The NewsGuild of New York authorized $250,000 in spending to support lengthy labor contract negotiations at Law360.
Staffers at the media company joined the union in 2016 but have yet to reach agreement on a first contract.
“It’s just too long,” NewsGuild Local 31003 representative Susan DeCarava told Bloomberg Law. “We want the pace of negotiations to match the passion that our members feel about these issues.”
The financial commitment is “a resounding statement of support,” she said Sept. 20. Asked how the money will be spent, DeCarava said, “In practical terms, that means anything from supporting materials about messaging to potential ad buys when we go public, if we go public.”
Law360 didn’t respond to a request for comment.
Asking for monetary support makes sense if the union is seeking to “rally the troops,” but it isn’t a common tactic, management attorney Mark Neuberger told Bloomberg Law Sept. 21.
The money “could maybe be used differently, or the message could get out a lot cheaper and quicker, through things like email and social media,” he said. Neuberger is with Foley & Lardner in Miami.
Devoting funds to a negotiation campaign indicates a strategy of sorts, University of Illinois labor professor Robert Bruno told Bloomberg Law.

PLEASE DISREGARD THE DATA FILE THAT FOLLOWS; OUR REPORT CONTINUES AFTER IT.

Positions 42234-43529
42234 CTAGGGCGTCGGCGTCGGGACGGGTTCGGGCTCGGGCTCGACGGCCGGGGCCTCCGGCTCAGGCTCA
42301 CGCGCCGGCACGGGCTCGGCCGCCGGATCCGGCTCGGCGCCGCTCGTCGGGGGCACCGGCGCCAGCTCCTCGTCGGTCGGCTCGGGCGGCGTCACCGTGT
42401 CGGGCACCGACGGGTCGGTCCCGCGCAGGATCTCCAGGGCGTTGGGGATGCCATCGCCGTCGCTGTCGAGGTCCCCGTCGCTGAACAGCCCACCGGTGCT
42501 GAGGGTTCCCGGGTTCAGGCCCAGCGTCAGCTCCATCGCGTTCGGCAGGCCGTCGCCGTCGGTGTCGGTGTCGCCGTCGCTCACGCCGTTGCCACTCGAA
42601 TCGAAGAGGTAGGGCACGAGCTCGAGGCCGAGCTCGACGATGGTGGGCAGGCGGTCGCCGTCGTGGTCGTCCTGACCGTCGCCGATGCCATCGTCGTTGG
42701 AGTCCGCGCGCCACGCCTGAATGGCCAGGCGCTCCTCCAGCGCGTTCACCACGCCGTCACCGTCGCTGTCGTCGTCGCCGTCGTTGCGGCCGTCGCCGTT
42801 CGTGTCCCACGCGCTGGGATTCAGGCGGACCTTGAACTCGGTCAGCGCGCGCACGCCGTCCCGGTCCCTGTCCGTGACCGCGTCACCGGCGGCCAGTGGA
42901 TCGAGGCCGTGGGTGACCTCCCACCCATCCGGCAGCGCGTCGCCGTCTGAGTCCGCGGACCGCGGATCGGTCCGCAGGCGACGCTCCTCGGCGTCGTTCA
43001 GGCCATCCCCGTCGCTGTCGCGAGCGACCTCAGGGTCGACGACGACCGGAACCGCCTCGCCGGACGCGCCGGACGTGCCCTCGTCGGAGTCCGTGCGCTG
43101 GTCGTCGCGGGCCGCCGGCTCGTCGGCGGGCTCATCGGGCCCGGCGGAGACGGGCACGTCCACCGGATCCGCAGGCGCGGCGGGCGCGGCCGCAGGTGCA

Unions usually disburse funds during negotiations if a bargaining unit is particularly “important” or if there is a “real difficulty” with contract talks, he said. Offering financial support is “the union’s way of saying, ‘We want you to be successful here. This is important to us,’ maybe beyond just this employer.”
Noncompetes Are History
One subject of negotiations has been settled: The company and the union agreed that noncompete clauses won’t be required, Law360 union chair Juan Carlos Rodriguez told Bloomberg Law. A company might use such a clause to limit how soon a worker can take a job with the employer’s competitors.
Law360 reporters have been without noncompete agreements since 2016 as part of a settlement with the New York state attorney general.
“We want to make sure those don’t come back,” said Rodriguez, who has worked at Law360 since 2011. “Noncompetes were a wage suppressant by keeping people in one place and preventing them from leaving. They run counter to the core values of journalism, of freedom of speech and expression.”
More than 170 of Law360’s reporters are members of the NewsGuild, DeCarava said.
Law360 is a subsidiary of LexisNexis and has offices in locations that include New York City, Washington, Los Angeles, and Chicago. The contract would cover employees nationally.
The NewsGuild is part of the Communication Workers of America and also represents editorial staffers at Bloomberg Law.